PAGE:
The regulatory reviews associated with the issuance of an NRC operating license are continuing. The NRC issued an extension to the Watts Bar Unit 2 construction permit in November 2013. The revised permit expires on Sept. 30, 2016. The NRC reviews of TVA’s actions associated with post-Fukushima requirements are underway and are not currently anticipated to result in any significant concerns that would affect the timely issuance of an operating license. Resolution of the waste confidence issue helped mitigate a significant risk related to the completion date of Watts Bar Unit 2, TVA noted.
Although work on the Bellefonte Unit 1 nuclear site was slowed in 2014, TVA believes that the resulting budgeting and staffing levels should be sufficient to preserve Bellefonte for potential future development. TVA plans to utilize its integrated resource planning process to help determine how Bellefonte best supports TVA’s overall efforts to continue to meet customer demand with low-cost, reliable power.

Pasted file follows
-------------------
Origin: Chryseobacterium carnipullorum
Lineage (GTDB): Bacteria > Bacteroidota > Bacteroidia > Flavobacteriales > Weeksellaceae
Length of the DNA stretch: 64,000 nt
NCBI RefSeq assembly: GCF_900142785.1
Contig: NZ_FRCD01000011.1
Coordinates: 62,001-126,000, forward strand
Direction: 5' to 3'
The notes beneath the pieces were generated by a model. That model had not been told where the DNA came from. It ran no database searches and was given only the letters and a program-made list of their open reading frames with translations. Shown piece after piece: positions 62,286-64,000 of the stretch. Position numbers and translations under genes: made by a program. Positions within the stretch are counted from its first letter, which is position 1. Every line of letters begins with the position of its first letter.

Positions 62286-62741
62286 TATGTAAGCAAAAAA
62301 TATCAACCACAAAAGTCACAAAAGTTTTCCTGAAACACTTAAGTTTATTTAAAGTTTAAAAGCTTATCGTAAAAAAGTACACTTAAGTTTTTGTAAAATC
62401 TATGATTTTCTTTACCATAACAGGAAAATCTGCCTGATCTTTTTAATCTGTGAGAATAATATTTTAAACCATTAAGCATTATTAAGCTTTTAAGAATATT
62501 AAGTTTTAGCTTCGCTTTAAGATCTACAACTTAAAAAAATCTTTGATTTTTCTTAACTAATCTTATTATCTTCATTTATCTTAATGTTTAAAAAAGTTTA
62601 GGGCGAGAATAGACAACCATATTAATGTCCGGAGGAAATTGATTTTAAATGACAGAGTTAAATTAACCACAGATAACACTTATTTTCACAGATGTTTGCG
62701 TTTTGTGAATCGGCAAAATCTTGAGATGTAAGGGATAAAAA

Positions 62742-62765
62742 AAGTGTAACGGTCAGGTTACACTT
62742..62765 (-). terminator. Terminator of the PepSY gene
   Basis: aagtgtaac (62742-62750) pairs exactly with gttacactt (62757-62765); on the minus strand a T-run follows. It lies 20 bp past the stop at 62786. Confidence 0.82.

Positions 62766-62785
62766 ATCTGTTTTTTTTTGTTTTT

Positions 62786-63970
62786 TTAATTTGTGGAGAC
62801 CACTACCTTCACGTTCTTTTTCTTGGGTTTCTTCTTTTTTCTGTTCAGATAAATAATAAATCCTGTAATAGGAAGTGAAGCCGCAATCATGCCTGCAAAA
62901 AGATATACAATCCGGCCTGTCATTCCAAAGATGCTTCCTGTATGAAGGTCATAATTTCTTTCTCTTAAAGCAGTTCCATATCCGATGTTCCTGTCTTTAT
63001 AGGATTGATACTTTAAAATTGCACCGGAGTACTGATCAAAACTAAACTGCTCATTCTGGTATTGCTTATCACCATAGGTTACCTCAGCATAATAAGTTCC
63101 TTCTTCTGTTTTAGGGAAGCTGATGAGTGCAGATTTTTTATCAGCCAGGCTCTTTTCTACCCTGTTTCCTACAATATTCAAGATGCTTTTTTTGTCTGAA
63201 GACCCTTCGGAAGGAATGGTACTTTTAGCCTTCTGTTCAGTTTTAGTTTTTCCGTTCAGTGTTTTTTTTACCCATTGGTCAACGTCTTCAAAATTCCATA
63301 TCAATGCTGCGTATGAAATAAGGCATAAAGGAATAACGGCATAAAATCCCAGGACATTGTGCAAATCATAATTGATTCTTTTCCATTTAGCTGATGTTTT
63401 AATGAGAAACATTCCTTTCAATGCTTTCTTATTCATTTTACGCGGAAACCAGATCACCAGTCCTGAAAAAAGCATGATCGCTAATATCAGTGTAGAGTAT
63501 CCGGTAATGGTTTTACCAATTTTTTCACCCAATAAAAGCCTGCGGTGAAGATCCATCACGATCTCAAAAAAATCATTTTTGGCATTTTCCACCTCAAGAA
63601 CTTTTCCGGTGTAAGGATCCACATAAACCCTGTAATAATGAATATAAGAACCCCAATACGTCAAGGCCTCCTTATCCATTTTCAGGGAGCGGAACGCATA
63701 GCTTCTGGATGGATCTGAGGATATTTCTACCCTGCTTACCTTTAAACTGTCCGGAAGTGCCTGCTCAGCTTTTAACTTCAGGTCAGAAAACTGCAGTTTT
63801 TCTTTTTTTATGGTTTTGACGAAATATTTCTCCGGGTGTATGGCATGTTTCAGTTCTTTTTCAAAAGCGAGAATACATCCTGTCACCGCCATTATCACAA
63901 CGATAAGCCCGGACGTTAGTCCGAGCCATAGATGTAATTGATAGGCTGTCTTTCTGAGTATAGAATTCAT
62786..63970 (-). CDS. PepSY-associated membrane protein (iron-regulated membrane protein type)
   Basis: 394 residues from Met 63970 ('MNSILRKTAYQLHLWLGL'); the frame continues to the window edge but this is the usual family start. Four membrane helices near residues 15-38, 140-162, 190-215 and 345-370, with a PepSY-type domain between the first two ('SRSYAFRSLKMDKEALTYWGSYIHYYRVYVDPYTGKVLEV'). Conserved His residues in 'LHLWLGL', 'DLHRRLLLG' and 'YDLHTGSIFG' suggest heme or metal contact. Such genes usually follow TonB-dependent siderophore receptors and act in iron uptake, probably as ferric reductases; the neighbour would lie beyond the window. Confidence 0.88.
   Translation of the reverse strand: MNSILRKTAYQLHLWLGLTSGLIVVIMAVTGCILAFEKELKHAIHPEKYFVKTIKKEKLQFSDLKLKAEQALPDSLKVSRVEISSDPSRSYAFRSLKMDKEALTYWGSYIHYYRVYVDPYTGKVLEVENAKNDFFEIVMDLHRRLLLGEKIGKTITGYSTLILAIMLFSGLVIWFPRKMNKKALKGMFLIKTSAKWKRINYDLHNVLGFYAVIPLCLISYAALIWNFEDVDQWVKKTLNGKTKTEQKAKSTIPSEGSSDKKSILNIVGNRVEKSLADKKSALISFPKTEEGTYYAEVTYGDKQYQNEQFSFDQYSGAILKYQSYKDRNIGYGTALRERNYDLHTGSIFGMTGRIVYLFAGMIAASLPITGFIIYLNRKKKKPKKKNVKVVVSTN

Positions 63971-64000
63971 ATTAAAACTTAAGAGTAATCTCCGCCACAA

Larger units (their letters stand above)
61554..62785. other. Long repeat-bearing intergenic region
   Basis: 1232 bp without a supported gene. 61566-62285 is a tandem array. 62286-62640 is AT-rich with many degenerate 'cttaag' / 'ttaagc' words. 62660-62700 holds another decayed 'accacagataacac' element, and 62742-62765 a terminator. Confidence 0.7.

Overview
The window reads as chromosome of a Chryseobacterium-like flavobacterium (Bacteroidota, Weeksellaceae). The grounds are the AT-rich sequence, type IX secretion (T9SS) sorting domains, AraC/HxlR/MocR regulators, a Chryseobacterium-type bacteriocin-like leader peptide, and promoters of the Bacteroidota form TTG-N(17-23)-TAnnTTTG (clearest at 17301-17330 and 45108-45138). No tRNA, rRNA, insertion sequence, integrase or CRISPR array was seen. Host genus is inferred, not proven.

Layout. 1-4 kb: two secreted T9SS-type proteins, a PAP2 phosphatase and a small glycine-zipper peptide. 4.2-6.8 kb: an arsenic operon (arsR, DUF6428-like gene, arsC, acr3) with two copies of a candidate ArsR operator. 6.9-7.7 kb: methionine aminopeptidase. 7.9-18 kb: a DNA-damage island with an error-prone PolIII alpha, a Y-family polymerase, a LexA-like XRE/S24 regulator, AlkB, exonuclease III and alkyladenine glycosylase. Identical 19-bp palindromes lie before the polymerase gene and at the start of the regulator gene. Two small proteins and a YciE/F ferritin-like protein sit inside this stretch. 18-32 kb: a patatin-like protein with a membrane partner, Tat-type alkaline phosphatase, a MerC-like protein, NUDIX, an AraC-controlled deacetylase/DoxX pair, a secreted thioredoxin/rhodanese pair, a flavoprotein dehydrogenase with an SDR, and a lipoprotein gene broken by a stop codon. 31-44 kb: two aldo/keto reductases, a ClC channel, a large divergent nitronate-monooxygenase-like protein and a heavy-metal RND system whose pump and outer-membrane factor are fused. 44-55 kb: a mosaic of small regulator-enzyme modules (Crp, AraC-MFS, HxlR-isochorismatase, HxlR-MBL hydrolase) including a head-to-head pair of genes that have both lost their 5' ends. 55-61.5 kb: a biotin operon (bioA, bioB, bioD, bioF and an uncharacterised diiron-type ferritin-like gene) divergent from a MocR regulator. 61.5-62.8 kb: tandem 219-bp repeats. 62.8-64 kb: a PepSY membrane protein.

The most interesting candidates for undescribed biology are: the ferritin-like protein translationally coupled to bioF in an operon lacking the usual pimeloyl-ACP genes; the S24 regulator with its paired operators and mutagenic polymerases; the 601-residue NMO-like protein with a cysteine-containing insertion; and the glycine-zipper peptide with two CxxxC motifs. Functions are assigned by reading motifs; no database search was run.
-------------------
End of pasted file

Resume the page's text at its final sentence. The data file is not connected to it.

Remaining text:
On Aug. 26, 2014, the NRC approved a final rule on the environmental effects of continued storage of spent nuclear fuel and terminated a two-year suspension of final licensing actions for nuclear power plants and renewals. The rule, renamed the “Continued Storage of Spent Nuclear Fuel Rule,” adopts findings from a supporting generic environmental impact statement and concludes that spent nuclear fuel can be safely managed in dry casks indefinitely. Issuance of this rule helped mitigate a significant risk to the timely completion of Watts Bar Unit 2 and may alleviate some issues in the relicensing processes related to Sequoyah while helping ensure compliance with the requirement of the National Environmental Policy Act to disclose the environmental impacts of spent nuclear fuel storage.